Canopy bed
Wim: 'I never noticed Art Blakey saying: I don't like white people. Not in his band either. He was very much looking for good musicians, but he didn't always know who the good ones were. He did have his informants, who told him exactly who was good and bad, and he would respond accordingly. Of course he always had a musical director, usually the pianist, who determined the program: the old songs and then the new songs in between. After a while it was pianist James Williams with saxophonist Bobby Watson. But as a band leader, Art always had a good time.’
Ria: 'The musicians were very fond of Art.’
Wim: 'It happened twice that he ran out of money to pay the band. The first time was at the end of the first tour in Norway. I then lent him what he needed, on the condition that he would pay it back on the next tour, which he did.
'Years later we were in San Remo. There was one more concert the next day in Middlesbrough and then they were going home. Art didn't have any money then in order to pay the band. He didn't want to ask me again - or he didn't dare. That's why he held an all night meeting with his musicians.’
Ria: 'We were there. There was a large bed in Art's room, almost a canopy bed, in a glitzy hotel.  And the gentleman lies in his bed and the musicians standing around him, and then he had to tell the story, but he couldn't.’
Wim: 'And they all had to say how much they loved him.’
Ria: 'Almost crying. Oh, I'm loving you so much. Bobby Watson in tears.”
Wim: 'Some had more difficulty than others in saying: “But what about our money?” They couldn't get that across their lips. So Art stayed with the musicians all night. And finally the band left for Middlesbrough at five or half past six in the morning.”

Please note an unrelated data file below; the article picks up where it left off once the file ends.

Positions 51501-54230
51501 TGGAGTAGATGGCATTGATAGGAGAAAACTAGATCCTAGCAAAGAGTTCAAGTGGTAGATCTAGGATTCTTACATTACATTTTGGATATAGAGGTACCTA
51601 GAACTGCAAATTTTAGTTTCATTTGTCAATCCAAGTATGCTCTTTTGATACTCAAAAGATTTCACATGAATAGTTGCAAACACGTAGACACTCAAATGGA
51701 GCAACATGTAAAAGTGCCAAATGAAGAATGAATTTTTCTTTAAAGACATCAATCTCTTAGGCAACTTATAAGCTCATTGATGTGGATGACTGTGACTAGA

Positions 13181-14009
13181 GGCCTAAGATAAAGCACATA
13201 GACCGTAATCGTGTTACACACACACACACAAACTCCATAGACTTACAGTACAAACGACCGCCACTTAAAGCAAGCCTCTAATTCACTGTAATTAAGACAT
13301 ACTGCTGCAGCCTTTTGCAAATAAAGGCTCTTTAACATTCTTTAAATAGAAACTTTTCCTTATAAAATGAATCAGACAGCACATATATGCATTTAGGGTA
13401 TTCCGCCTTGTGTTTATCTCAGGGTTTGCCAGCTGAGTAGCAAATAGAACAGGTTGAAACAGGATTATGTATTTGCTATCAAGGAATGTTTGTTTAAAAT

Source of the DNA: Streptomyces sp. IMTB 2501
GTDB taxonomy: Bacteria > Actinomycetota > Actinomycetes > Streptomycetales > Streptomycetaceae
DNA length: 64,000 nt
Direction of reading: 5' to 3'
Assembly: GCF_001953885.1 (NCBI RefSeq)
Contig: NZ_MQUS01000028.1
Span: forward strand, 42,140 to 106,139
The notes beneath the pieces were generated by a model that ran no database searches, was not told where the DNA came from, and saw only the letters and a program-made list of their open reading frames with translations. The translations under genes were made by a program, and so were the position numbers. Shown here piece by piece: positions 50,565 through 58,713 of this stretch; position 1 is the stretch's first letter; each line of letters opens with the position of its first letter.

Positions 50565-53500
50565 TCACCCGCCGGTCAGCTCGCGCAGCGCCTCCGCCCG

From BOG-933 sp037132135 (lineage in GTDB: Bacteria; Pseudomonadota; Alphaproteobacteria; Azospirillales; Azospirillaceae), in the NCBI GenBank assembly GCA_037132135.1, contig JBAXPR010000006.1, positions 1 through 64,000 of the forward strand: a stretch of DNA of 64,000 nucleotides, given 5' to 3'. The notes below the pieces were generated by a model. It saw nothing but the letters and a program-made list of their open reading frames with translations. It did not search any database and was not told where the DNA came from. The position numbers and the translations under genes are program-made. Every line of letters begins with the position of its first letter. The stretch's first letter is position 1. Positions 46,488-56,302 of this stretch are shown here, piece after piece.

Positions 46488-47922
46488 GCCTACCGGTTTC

Wim: 'In My Prime' was the first record I recorded for Timeless Records with Art, in December 1977 in the C.I. Studio in New York. The Jazz Messengers were then a sextet: Valery Ponomarev trumpet, Bobby Watson alto, David Schnitter tenor, James Williams piano, Dennis Irwin bass, Art Blakey drums. But suddenly I saw trombonist Curtis Fuller, whom I knew, walking into the studio. And another musician, whom I didn't know yet; that was percussionist Ray Mantilla. 'I still had the courage to say to Art: "How about doing a recording with a sextet?” Art said: “Don't worry about it, we'll arrange this.” I had planned to play an active role as a producer, but nothing came of it. I just had to wait and see what it would be.” Ria: 'In fact, that is the Wim Wigt style.’ Wim: 'I didn't want to do certain songs, but it went on all day. I honestly couldn't control it, I didn't get to say a damn thing about it. Because they played so enthusiastically, there ultimately was too much material for one LP. In certain intros and later parts you can hear that things didn't go exactly harmonious, but the enthusiasm overcame it all. 'I was happy that I had managed to get Art to the studio at all. Financially everything had been agreed, but in the end I had to pay double. I was then able to make two volumes of 'In My Prime'. However, it was just not enough music for two LPs. That is why, at my request, 'Free For All' was also recorded at our next Messengers session, 'Reflections In Blue', December 1978 in Loenen aan de Vecht (NL), to be included on 'In My Prime Volume 2.’ Ria: 'In July 1980 we had The Jazz Messengers Big Band. That was a big event, with Wynton and Branford Marsalis, Robin and Kevin Eubanks, and John Ramsay as second drummer. Everyone was already talking about Wynton Marsalis at that time and he immediately behaved as such.’ Wim: 'I was at those concerts in Montreux and North Sea, and we looked at what the best recordings were. We saw that none of them were very good, but of course there was a lot of enthusiasm, and the musicians all loved that it was there, that album 'Live At Montreux And Northsea’. 'The following year we were very enthusiastic about the Paris recordings for 'Album Of The Year'. We actually wanted to continue mixing them, but the studio time was already up. And that has become the most successful LP. It was the only studio recording of Wynton available at the time. I remember that we were exporting 500 of those LPs a week to the US.’